With Peter Stringer now 39 and Mike Phillips, currently only on a one-year deal at Sale and who turns 35 before the start of the 2017-18 season, both likely to retire at season's end and James Mitchell yet to set the world alight despite expanded first-team exposure this season, I fully expect Sale to have an entirely new partnership at scrum-half for next season.
One of Sale's biggest pitfalls this season has been the lack of pace at the scrum-half position - with neither Stringer nor Phillips quick enough to break around the fringes on half-way, opposition defences are comfortable spreading out at the ruck which in turn puts greater pressure on the Sale backline who find themselves up against a defensive line with more time to prepare positionally.
Any scrum-half Sale sign then needs to rectify the currently lack of line-break potential. At 29, Joe Simpson might not have the same step as a few seasons ago, but the Wasps' scrum-half is still game-breakingly quick and would also offer Sale some top-tier game-management skills that have come with ten years at the top level - he would be an ideal fit. Ruan Pienaar at Ulster would likewise have been an astute signing but has since been signed up by Montpellier.
With public knowledge of contracts and contractual situations at a premium in rugby, it is therefore hard to say excatly who Sale should (or could) sign, but a quick, attacking threat like Simpson backed up by either a talented prospect (say Sam Hidalgo-Clyne) or an experienced, tactical kicker (Pienaar) would be the preference.
Take your pick:
A large part of Sale's attacking woes this season have stemmed from a lack of familiarity between members of the backline which has been compounded by the losses of AJ MacGinty, Sam Tuitupou and Mike Haley for extended periods of time. This has started to change in recent weeks, but the lack of incisive, free-flowing rugby is a sympton of an inability to assemble the presumptive first-choice backs and have them train and practice together for long parts of the season thus far.
Furthermore, of the players Sale have to pick there appears to be a clash in styles. MacGinty hits the line himself too frequently and doesn't distribute the ball wide enough to bring in the players outside him. The second distributor in the line, Sam James, meanwhile is too isolated at outside centre to serve that particular role but on the occasions he has moved inside, Will Addison's enthusiasm to attack the line then off-load means once again the ball fails to reach the wingers with any frequency.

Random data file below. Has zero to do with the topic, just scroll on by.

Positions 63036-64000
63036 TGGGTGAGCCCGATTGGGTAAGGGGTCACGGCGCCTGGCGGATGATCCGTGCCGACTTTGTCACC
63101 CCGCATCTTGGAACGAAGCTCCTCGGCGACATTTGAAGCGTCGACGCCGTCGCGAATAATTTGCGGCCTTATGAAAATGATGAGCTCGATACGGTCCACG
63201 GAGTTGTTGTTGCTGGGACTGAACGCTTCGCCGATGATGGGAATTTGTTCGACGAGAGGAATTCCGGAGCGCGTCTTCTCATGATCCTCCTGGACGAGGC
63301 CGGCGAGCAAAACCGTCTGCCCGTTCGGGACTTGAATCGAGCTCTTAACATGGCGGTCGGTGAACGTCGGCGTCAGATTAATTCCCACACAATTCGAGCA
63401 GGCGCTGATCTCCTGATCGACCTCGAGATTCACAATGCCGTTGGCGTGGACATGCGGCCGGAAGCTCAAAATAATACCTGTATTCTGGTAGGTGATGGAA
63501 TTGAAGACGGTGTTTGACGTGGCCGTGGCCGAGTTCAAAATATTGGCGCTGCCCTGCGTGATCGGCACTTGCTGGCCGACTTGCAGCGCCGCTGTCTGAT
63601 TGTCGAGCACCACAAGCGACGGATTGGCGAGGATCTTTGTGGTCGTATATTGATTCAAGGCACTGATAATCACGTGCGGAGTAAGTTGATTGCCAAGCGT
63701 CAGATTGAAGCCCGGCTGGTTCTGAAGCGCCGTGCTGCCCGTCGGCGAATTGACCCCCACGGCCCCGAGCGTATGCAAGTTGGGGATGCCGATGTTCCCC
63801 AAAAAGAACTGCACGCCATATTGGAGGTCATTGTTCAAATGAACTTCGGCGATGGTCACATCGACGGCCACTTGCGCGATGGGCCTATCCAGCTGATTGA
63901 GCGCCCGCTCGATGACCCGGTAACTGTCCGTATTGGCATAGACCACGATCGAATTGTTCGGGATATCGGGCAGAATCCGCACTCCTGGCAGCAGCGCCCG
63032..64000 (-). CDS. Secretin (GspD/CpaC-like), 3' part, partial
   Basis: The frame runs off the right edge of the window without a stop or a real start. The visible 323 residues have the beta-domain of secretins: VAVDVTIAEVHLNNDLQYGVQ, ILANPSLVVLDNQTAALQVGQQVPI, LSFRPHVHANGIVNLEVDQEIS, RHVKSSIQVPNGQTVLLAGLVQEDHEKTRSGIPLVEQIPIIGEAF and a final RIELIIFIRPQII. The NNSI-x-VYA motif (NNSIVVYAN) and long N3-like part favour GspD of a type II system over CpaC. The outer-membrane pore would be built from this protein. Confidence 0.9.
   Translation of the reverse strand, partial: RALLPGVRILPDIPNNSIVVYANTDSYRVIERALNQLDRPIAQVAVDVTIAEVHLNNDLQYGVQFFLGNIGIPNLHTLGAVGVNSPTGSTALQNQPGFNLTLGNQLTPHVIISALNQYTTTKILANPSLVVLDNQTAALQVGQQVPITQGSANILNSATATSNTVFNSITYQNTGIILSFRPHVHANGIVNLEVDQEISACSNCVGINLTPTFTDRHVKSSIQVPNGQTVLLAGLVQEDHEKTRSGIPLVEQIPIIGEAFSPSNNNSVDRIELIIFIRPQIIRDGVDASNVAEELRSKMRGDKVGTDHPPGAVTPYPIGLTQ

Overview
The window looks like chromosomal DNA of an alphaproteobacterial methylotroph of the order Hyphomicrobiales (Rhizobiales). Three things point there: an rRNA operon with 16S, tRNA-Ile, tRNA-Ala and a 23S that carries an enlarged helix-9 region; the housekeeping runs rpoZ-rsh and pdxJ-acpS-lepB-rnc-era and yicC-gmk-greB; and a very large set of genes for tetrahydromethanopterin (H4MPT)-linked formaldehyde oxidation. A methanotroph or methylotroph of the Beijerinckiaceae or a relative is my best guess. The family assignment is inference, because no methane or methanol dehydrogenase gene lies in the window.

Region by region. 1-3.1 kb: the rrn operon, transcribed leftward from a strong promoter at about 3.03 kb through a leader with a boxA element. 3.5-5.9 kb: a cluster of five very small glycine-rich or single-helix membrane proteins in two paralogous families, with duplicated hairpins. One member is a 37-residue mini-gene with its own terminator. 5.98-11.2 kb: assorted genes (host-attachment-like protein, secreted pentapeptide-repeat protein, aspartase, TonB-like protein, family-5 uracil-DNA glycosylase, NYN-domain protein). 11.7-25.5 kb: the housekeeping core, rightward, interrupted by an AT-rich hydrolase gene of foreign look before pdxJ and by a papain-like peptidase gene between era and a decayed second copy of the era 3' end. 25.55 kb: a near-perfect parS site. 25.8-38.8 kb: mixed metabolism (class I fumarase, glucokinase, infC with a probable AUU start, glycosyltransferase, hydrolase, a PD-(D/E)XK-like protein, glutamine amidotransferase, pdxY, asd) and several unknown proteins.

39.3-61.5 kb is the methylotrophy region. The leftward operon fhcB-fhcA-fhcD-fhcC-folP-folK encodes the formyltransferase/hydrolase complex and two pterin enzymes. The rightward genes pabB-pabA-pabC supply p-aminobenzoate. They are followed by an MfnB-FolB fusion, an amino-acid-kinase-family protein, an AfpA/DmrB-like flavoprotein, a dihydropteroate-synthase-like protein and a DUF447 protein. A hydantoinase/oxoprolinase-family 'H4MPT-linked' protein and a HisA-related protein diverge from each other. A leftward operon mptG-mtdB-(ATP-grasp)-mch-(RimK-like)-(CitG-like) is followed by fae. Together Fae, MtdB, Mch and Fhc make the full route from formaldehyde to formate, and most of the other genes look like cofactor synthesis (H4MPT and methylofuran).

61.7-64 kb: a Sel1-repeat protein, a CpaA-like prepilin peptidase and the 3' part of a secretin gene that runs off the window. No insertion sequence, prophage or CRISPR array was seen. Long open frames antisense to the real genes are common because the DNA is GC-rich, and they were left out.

This mis-match of styles has been exacerbated by the apparent lack of attacking strategy in place - Sale have been guilty, on multiple occasions, of having an embarassing lack of shape in the backline with players not receiving the ball at pace or being too spread out to present themselves for an off-load on the rare occasion a line-break is made. Having a retreating pack and slow distribution from the breakdown has not helped matters but Sale need a full revision of the style in which they attempt to play.
Given the players they have at their disposal, a deeper attacking line that utilises Addison, Odogwu and Charnley's collective pace to beat players to the outside - an area where Sale do have an advantage on teams - would be a welcome start as would kicking wider but shorter behind defences to stretch the line out - it is currently far too easy for teams to stand off and let Sale simply pass the ball along the line before making the tackle.
As acknowledged in the Solomona piece which went up on Tuesday, his was a recruitment that began well back in Summer and is not seen as the remedy to Sale's current woes. Thankfully with the influx of new ownership, finally signing Solomona will not inhibit Sale from strengthing the team in other areas, which are of more pressing need than wing.
Reed is, to my knowedlge, currently fit and available for selection but has found himself down the pecking order since arriving over summer. Given the lateness of his acquitisation last season it would appear Diamond only sees (and only ever saw him) as a contingency rotation/depth option.
Lock and scrum-half.
Bryn Evans is fine as half of the first-choice pair (or in a perfect, Saracens-esque world as the first option off the bench) but his natural style of play as an athletic, predominately lineout option means he is best partnered with a much bulkier lock who can handle additional ball-carrying abilities and add some weight and power to the Sharks' scrum. Josh Beaumont is better suited to the backrow, Andrei Ostrikov does not appear to be trusted by the coaching for any extended period of time and Jonathan Mills does not have the ball-playing ability. Ironically Juandre Kruger, who of course renounced his commitment to join the Sharks earlier this year, is exactly the type of player the current squad is missing.
Erstwhile, for the reasons outlined earlier, Sale are being really hurt by the lack of pace and attacking threat at scrum-half and additionally by Mike Phillips' dsitributing style which is not suited for the backs Sale currently have at their disposal. Adding someone with individual attacking creativity (read: line-break potential) and a tendency for quick distribution would prove an immediate boon for Sale.
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